- Bagby, S.; Barker, P.D.; Hill, H.A.; Sanghera, G.S.; Dunbar, B.; Ashby, G.A.; Eady, R.R.; Thorneley, R.N. Direct electrochemistry of two genetically distinct flavodoxins isolated from Azotobacter chroococcum grown under nitrogen-fixing conditions. Biochem. J 1991, 277, 313–319. [Google Scholar]
- Bennett, L.T.; Jacobson, M.R.; Dean, D.R. Isolation, sequencing, and mutagenesis of the nifF gene encoding flavodoxin from Azotobacter vinelandii. J. Biol. Chem 1988, 263, 1364–1369. [Google Scholar]
- Deistung, J.; Cannon, F.C.; Cannon, M.C.; Hill, S.; Thorneley, R.N. Electron transfer to nitrogenase in Klebsiella pneumoniae. nifF gene cloned and the gene product, a flavodoxin, purified. Biochem. J 1985, 231, 743–753. [Google Scholar]
- Medina, M. Structural and mechanistic aspects of flavoproteins: Photosynthetic electron transfer from photosystem I to NADP+. FEBS J 2009, 276, 3942–3958. [Google Scholar]
- Setif, P. Ferredoxin and flavodoxin reduction by photosystem I. Biochim. Biophys. Acta 2001, 1507, 161–179. [Google Scholar]
- Razquin, P.; Schmitz, S.; Peleato, M.L.; Fillat, M.F.; Gómez-Moreno, C.; Böhme, H. Differential activities of heterocyst ferredoxin, vegetative cell ferredoxin, and flavodoxin as electron carriers in nitrogen fixation and photosynthesis in Anabaena sp. Photosynthesis Res 1995, 43, 35–40. [Google Scholar]
- Masepohl, B.; Scholisch, K.; Gorlitz, K.; Kutzki, C.; Bohme, H. The heterocyst-specific fdxH gene product of the cyanobacterium Anabaena sp. PCC 7120 is important but not essential for nitrogen fixation. Mol. Gen. Genet 1997, 253, 770–776. [Google Scholar]
- Perez-Dorado, I.; Bortolotti, A.; Cortez, N.; Hermoso, J.A. Crystallization of a flavodoxin involved in nitrogen fixation in Rhodobacter capsulatus. Acta Crystallogr. Sect. F 2008, 64, 375–377. [Google Scholar]
- Vagin, A.; Teplyakov, A. Molecular replacement with MOLREP. Acta Crystallogr. D 2010, 66, 22–25. [Google Scholar]
- Brunger, A.T.; Adams, P.D.; Rice, L.M. Recent developments for the efficient crystallographic refinement of macromolecular structures. Curr. Opin. Struct. Biol 1998, 8, 606–611. [Google Scholar]
- Murshudov, G.N.; Vagin, A.A.; Dodson, E.J. Refinement of macromolecular structures by the maximum-likelihood method. Acta Crystallogr. D 1997, 53, 240–255. [Google Scholar]
- Jones, T..A.; Zou, J.Y.; Cowan, S.W.; Kjeldgaard, M. Improved methods for building protein models in electron density maps and the location of errors in these models. Acta Crystallogr. A 1991, 47, 110–119. [Google Scholar]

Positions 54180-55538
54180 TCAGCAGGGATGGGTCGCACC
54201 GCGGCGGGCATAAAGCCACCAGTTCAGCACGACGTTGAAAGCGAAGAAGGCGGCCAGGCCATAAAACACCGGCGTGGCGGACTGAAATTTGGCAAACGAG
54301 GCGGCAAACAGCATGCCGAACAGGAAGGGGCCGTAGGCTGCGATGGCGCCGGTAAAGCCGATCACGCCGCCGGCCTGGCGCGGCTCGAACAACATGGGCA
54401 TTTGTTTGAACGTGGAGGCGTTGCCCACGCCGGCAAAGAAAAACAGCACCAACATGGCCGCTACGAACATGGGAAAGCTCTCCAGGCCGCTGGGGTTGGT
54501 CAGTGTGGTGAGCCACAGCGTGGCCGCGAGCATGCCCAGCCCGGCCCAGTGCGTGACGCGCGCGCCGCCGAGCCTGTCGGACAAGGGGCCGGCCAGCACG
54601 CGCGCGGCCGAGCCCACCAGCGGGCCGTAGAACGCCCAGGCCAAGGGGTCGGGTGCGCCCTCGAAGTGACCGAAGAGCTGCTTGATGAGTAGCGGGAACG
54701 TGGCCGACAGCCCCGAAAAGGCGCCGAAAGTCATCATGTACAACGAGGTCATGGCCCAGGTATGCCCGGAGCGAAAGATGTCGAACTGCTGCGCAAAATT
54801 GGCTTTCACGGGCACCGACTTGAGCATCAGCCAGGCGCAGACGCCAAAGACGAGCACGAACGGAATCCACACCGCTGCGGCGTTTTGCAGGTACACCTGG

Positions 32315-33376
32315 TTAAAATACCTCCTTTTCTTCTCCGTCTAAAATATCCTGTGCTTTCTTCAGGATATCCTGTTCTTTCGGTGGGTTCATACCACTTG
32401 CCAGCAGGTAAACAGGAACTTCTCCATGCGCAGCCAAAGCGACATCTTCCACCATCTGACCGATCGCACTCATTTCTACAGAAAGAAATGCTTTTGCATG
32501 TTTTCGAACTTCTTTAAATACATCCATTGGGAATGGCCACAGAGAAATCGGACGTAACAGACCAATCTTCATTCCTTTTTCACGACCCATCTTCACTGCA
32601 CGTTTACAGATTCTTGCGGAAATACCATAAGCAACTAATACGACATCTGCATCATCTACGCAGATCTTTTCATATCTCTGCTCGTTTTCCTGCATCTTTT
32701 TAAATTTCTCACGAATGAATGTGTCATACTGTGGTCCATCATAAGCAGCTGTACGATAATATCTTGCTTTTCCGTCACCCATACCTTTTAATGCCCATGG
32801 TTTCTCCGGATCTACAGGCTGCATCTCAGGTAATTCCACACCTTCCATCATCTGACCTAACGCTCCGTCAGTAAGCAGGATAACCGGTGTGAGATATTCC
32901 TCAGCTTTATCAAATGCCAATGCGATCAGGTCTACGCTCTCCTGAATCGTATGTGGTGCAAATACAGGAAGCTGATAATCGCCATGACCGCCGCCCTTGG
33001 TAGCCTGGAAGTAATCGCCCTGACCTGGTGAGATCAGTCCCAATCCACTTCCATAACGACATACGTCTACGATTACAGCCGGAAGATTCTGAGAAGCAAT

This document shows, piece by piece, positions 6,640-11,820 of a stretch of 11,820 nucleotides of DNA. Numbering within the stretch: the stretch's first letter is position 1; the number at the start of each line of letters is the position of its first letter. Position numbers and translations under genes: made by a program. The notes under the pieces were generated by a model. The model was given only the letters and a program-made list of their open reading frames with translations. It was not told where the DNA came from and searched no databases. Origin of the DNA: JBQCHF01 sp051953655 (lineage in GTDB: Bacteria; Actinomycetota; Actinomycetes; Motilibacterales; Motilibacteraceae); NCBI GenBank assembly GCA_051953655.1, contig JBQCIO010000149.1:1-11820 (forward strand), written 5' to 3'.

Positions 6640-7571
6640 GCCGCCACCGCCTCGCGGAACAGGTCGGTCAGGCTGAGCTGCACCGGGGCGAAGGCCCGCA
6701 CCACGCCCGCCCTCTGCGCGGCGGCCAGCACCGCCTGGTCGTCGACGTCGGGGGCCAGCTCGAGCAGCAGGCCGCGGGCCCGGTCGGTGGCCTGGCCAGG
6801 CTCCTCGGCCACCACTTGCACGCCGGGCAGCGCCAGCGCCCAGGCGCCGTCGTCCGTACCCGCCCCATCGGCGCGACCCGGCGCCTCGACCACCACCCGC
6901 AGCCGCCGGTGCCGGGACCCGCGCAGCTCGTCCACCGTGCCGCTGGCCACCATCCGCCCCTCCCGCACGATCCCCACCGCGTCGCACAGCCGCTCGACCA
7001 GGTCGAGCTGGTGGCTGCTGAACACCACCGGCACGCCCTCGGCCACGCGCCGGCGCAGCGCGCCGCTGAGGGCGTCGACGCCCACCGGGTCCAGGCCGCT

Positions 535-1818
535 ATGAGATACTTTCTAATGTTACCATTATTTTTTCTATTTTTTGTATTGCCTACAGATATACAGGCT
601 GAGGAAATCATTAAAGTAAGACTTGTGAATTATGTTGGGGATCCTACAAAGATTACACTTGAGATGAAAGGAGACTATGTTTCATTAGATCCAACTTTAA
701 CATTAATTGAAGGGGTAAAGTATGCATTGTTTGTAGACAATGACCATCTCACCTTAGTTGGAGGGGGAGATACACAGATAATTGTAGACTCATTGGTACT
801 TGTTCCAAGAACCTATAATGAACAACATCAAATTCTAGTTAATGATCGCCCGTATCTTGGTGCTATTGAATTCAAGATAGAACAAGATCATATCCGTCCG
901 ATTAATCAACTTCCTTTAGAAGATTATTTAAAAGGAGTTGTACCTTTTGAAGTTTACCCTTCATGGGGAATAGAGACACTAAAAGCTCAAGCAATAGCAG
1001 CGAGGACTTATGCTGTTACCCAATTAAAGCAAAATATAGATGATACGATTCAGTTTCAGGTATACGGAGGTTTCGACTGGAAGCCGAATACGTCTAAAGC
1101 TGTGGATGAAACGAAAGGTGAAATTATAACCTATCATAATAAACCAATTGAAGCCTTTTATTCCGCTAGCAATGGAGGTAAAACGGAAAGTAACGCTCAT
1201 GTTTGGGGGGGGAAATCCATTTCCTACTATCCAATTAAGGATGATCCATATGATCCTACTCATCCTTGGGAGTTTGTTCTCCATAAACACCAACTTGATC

- Laskowski, R.A.; MacArthur, M.W.; Moss, D.S.; Thornton, J.M. PROCHECK: A program to check the stereochemical quality of protein structures. J. Appl. Cryst 1993, 26, 283–291. [Google Scholar]
- Larkin, M.A.; Blackshields, M.A.G.; Brown, N.P.; Chenna, R.; McGettigan, P.A.; McWilliam, H.; Valentin, F.; Wallace, I.M.; Wilm, A.; Lopez, R.; et al. Clustal W and Clustal X version 2.0. Bioinformatics 2007, 23, 2947–2948. [Google Scholar]
- Saitou, N.; Nei, M. The neighbor-joining method: A new method for reconstructing phylogenetic trees. Mol. Biol. Evol 1987, 4, 406–425. [Google Scholar]
|Data collection statistics|
|Space group, unit cell (Å, °)||P41212, a = b = 66.49 c = 121.32 α = β = γ = 90|
|No. of molecules/a.u.||1|
|No. unique observations||24830|
|Completeness (%)||99.9 (100)|
|I/σ (I)||26.0 (8.2)|
|Resolution range (Å)||25.65–2.17|
|No. of non-hydrogen atoms|
|RMS deviations from ideal|
|Rmsd bond length (Å)||0.006|
|Rmsd bond angles (°)||1.4|
|Most favored (%)||89.6|
|Additionally allowed (%)||9.7|
|Generously allowed (%)||0.6|
|Average B-factor (Å2)||43.5|
aValues in parentheses correspond to the highest resolution shell;bRsym = ∑|I − Iav|/∑I, where the summation is over symmetry–equivalent reflections;cR calculated for 7% of data excluded from the refinement.
© 2013 by the authors; licensee Molecular Diversity Preservation International, Basel, Switzerland. This article is an open-access article distributed under the terms and conditions of the Creative Commons Attribution license (http://creativecommons.org/licenses/by/3.0/).